One of the things he values most is the chance to learn from colleagues. "I work with some excellent people - really good leaders and inspectors," he concludes. "You learn from them and definitely develop your own practice - I would recommend it to anyone."
- EDUCATION Ofsted has launched a new approach to short inspections of "good" schools, which will mean only those with serious concerns about safeguarding or behaviour will immediately go on to have a full inspection. Under the new arrangements, which came into force last month, schools where there are concerns about the quality of education or leadership and management - but no significant safeguarding or behaviour issues - will get a letter setting out strengths and weaknesses with a full inspection within one to two years.
- SOCIAL CARE Fear of a poor Ofsted inspection judgment is not an acceptable reason for residential providers to avoid taking on the most vulnerable children and young people, according to the regulator's national director for social care. Eleanor Schooling said fear of a negative Ofsted judgment "can be factor" in some settings' reluctance to support so-called "hard-to-place" children. However, she stressed "this misplaced fear should never determine whether or not a placement is offered".
- EARLY YEARS Ofsted does not lay down the law on nursery snack time, explained chief inspector Amanda Spielman. Speaking at a summit organised by CYP Now's sister magazine Nursery World she sought to reassure managers that "inspectors do not expect to see any particular way of organising snacks" after discovering settings were getting misleading advice from various sources on "the sort of snack Ofsted recommends".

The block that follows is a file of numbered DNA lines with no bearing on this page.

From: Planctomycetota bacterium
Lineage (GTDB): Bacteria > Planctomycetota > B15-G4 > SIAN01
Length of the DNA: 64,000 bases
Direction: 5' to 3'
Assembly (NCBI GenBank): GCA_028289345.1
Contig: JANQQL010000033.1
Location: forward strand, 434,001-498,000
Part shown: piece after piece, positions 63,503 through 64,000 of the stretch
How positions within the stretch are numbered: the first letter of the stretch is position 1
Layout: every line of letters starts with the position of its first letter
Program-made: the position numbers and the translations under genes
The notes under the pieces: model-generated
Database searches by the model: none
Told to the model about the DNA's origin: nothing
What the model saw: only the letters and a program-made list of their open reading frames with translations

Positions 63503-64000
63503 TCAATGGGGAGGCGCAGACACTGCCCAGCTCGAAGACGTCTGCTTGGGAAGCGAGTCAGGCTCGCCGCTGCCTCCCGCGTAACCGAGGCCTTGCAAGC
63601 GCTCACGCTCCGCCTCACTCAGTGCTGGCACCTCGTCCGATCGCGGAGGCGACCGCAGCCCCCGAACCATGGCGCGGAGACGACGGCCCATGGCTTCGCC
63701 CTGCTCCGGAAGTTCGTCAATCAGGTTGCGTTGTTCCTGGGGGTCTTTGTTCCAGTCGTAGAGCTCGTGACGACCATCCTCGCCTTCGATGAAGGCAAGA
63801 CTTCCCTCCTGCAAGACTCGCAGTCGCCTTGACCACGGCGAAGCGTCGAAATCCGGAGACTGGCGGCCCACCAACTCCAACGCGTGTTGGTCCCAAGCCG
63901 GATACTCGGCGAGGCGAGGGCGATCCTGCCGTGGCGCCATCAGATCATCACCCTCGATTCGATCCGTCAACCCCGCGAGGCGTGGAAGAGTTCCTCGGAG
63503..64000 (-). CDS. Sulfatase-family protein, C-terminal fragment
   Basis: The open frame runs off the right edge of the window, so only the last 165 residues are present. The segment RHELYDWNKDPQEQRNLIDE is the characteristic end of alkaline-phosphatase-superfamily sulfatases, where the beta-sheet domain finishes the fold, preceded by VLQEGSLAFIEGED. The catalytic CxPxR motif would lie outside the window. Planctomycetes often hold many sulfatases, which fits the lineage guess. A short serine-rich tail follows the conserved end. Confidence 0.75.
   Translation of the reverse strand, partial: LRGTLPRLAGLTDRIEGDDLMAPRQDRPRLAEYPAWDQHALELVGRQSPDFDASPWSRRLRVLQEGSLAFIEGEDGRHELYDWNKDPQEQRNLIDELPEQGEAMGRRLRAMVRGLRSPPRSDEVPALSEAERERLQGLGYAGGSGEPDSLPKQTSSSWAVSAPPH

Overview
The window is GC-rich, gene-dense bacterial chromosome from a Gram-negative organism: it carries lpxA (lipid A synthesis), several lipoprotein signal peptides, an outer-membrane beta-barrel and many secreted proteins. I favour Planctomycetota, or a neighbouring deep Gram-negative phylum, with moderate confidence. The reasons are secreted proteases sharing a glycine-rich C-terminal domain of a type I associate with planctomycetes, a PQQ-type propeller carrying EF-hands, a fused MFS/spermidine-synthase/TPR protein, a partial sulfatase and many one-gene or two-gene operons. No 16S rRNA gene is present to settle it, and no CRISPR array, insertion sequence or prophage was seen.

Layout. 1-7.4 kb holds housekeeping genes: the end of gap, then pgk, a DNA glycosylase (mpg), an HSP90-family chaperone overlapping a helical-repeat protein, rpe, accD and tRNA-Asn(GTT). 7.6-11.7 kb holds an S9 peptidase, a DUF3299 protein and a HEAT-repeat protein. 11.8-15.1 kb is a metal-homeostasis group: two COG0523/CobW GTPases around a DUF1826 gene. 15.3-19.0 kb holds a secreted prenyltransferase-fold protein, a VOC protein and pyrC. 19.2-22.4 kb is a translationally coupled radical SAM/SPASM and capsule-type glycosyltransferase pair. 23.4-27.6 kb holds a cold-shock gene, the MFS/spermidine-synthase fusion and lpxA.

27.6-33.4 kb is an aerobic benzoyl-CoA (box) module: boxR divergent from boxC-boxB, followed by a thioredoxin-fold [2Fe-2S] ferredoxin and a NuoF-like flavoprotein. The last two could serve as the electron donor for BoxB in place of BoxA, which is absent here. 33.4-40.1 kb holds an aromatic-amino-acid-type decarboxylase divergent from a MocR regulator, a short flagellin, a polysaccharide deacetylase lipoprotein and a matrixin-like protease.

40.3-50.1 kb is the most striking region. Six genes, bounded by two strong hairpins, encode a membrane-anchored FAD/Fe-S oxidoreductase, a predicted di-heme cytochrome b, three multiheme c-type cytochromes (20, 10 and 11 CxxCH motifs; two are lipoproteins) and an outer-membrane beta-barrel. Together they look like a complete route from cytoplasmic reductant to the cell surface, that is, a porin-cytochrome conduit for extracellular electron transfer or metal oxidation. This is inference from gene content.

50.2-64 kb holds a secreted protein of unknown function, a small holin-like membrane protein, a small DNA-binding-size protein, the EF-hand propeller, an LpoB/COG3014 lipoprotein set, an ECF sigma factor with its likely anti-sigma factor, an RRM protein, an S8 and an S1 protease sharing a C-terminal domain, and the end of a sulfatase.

- HEALTH SERVICES for children and young people at West Hertfordshire Hospitals NHS Trust have improved significantly, according to Care Quality Commission inspectors who upgraded them from "requires improvement" to "good". Inspectors found staff "treated children with kindness, dignity and respect" and there was a "strong child-centred culture across the service". The shift is among improvements that have seen the trust removed from special measures after inspection visits in August and September last year.
- EDUCATION Councils are reviewing the system for supporting children with special educational needs and disabilities (SEND) to see whether it can be improved, after inspections highlighted a mixed picture of performance. The Local Government Association was set to establish a "task and finish" group to look into the matter and report back in September this year. Multi-agency inspections of local SEND services suggest some areas are struggling to meet the April 2018 deadline for transferring all children with SEND statements to education, health and care plans.